The terms bilingualism and bilingual education appear frequently. There is a great deal of variation with regard to the meaning of these two terms. An individual who can speak two languages is usually considered bilingual. However, there is confusion when deciding the degree of proficiency a person needs to have to be bilingual. Some authorities claim that a bilingual person must have native-like fluency in both languages. Others maintain that minimal competency in two languages is sufficient to be called bilingual. Researchers give the following advice in hopes of resolving this issue: Bilingualism is not all-or-none, rather it is anindividual characteristic that may exist to varying degrees from minimumability to complete fluency in more than one language. To illustrate the difference between bilingual and biliterate, a bilingual student can speak both languages while a biliterate student can read, write and comprehend content as well as speak both languages. “ "In a good bilingual program, the children do not solely learn to speak English; they become more literate in both their native language and English. Both languages need to be valued equally."——Barbara LovejoyAuthor of ‘My Years as a Hispanic Youth Advocate and the Lessons I Have Learned' Studies suggest that children who will become fully functionally bilingual receive input in both languages from an early age. These children show a distinctive brain organisation for languages compared to children who acquire a second language later. Early acquisition of a second language helps with learning to read, and it was found that primary age school children who had acquired two languages had a reading performance similar to their monolingual counterparts. Furthermore, these children’s abilities in both languages kept growing because both typically remained important for their daily lives. According to researchers, there are several effective classroom practices that parents and teachers can use to move young bilingual children towards biliteracy. Pupils moving fluidly from one language to the next during the school day is a key element here. Also, having a bilingual vocabulary focus is important too. For example, in subjects such as science, history, geography etc. Pupils should not only learn new concepts in their second language but also there is a need to ensure they have the knowledge and understanding in their first language.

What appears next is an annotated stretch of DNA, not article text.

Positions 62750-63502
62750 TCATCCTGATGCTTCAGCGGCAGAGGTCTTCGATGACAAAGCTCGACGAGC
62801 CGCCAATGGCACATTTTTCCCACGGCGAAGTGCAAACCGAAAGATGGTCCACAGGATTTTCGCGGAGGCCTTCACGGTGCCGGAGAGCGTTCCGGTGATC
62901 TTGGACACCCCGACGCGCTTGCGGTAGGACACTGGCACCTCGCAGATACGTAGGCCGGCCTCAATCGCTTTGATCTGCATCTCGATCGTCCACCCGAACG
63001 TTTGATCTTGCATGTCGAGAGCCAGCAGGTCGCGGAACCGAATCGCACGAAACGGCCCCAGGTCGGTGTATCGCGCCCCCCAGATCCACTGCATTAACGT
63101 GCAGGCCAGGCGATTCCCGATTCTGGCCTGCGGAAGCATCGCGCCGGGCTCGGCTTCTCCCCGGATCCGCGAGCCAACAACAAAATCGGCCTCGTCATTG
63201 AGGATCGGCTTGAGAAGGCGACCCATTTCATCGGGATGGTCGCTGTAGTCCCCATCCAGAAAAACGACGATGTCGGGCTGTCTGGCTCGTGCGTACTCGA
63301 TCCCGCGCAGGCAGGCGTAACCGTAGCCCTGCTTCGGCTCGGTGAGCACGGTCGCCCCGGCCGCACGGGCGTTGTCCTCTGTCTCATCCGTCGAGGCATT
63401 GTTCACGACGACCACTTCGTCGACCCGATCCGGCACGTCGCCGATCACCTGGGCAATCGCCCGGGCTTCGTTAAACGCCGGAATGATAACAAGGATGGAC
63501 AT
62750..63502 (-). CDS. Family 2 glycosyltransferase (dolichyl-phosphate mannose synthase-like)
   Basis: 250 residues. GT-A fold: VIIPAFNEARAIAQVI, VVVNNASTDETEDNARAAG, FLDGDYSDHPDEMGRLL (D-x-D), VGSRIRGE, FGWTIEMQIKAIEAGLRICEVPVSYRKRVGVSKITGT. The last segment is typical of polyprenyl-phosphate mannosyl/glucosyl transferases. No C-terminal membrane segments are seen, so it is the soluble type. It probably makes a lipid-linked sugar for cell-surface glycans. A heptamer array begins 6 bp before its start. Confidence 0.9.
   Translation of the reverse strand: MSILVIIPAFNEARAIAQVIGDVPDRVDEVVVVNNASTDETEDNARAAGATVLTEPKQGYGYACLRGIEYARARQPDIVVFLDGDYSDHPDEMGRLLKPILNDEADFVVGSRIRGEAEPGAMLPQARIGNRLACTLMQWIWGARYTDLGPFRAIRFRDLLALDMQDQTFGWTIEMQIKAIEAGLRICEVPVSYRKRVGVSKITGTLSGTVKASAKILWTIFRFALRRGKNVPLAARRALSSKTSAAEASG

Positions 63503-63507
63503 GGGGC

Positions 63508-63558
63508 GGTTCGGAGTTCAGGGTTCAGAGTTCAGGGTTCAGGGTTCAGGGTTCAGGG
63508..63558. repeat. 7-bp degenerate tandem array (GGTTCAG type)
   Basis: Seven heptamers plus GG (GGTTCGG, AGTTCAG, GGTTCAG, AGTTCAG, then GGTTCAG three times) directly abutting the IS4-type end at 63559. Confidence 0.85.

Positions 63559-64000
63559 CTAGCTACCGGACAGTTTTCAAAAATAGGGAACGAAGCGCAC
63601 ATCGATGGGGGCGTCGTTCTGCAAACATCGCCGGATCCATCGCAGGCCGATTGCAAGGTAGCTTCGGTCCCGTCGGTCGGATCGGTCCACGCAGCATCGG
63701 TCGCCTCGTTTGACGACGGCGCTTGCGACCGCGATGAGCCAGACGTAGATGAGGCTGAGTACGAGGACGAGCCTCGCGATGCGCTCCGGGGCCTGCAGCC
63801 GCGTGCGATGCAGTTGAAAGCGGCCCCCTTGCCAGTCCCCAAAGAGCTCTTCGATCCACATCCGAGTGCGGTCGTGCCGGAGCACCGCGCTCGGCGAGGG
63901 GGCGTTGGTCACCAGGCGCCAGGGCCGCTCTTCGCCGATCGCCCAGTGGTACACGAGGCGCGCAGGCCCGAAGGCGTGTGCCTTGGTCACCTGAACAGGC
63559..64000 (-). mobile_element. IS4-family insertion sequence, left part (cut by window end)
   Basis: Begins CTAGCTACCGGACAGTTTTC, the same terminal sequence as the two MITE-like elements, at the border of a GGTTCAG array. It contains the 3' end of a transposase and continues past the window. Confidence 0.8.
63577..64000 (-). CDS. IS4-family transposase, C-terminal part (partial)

At Huili, this approach is key and is why pupils are taught by teacher(s) who speak both languages. An example of this is when a new concept is taught. The Chinese teacher may start the sequence of lessons to assess pupils’ current knowledge and understanding about the subject and to inform future lesson planning. Details of the new concept are then taught in both Chinese and English by co-teachers, allowing pupils to ask and answer questions in both languages but at the same time developing their bilingual and biliterate abilities. Technical vocabulary is introduced to pupils in English, but they can share their previous knowledge and understanding in Chinese as well. This co-teaching model is fundamental in allowing pupils to use their first language to access previous knowledge and understanding while developing their bilingual and biliterate understanding.